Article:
You got mar­ried re­cently – are you very much a re­la­tion­ship type of per­son?

I love be­ing in a re­la­tion­ship – in past re­la­tion­ships, I was in an open one, I just didn’t know about it! I’ve al­ways had long re­la­tion­ships, I was ob­vi­ously with Brian

and be­fore that I was in a six-year re­la­tion­ship with Al, who is still one of my best friends. When I meet some­one and fall in love with them, I’m very much about that per­son and es­pe­cially with Spencer now, we’re just de­lighted with our­selves.

What are you guys like as a cou­ple?

Spencer is a very a ec­tion­ate per­son – he’d be much more a ec­tion­ate that me – so it’s a good bal­ance, it works.

It’s been a whirl­wind year, from meet­ing last year to get­ting en­gaged, then mar­ried and now a baby: does it feel like it’s all hap­pened very quickly?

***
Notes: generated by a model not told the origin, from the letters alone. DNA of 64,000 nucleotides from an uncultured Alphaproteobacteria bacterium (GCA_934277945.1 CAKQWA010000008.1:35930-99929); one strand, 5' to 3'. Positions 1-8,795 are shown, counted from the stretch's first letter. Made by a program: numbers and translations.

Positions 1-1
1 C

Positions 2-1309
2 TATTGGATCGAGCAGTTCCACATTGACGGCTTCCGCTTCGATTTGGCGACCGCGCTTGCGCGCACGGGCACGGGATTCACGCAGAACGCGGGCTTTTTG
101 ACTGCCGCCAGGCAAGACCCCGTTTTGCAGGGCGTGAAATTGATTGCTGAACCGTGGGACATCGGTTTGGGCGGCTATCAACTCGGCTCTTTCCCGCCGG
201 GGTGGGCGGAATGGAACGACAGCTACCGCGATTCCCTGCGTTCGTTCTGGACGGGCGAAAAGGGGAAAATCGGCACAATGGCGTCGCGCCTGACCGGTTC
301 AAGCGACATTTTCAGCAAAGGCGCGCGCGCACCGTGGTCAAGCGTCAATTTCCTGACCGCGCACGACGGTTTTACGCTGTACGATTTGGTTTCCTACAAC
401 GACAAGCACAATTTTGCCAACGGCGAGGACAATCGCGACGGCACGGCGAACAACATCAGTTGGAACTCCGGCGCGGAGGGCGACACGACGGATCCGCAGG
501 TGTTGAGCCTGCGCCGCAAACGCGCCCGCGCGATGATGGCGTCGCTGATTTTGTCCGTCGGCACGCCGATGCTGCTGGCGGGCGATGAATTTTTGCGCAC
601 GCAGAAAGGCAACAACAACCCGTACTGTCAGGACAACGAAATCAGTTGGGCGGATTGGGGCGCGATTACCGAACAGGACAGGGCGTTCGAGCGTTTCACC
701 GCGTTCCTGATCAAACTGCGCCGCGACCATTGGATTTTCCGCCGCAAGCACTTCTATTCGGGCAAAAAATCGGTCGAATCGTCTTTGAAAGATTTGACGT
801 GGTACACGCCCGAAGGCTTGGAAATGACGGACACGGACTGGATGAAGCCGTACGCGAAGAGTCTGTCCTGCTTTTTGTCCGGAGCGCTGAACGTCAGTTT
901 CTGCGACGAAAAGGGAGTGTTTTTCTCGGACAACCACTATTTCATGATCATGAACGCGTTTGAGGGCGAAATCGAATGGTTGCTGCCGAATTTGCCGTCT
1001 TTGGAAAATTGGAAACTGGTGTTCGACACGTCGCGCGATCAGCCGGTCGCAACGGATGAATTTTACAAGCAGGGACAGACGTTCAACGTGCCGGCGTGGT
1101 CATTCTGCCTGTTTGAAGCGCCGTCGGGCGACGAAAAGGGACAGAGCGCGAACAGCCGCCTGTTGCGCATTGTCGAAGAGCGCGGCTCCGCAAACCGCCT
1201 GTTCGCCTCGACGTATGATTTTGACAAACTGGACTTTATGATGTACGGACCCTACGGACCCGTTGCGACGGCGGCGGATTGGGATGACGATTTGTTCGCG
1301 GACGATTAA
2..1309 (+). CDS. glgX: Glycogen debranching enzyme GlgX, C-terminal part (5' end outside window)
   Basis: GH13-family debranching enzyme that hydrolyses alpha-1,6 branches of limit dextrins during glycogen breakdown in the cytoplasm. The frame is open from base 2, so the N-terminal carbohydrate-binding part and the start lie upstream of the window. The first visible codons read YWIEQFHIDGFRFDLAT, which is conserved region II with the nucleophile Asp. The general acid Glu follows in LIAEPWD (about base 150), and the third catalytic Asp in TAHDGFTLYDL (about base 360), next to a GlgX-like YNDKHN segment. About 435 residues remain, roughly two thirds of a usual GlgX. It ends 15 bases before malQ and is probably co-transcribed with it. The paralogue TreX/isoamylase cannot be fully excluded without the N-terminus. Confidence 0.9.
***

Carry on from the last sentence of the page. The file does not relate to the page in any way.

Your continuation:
It does feel like that when we stop and think about it; it hasn’t been that long and it’s quite crazy to think how far we’ve come in that time. But it doesn’t feel weird ei­ther; it just feels like it was al­ways meant to be this way.

Is it im­por­tant to you to get home as much as pos­si­ble?

Oh ab­so­lutely. My favourite place in the world is Howth and Spencer is very aware of that. I ac­tu­ally miss it now be­cause I haven’t been able to y so I haven’t been home in about a month. I’ve had to re­sign my­self to the fact that the baby will have an English ac­cent. I think you get away with a lot more with an Ir­ish ac­cent.

Are you very set­tled in London now?

I’ve been in London for seven years now. I just get home so much that peo­ple don’t re­alise I’m there that long. But I would think of buy­ing a house in Dublin be­cause once you get to a stage where you don’t have to be in London full time, I would like to see my­self liv­ing in Howth.

Are you wor­ried about your work life now that you are about to have a baby?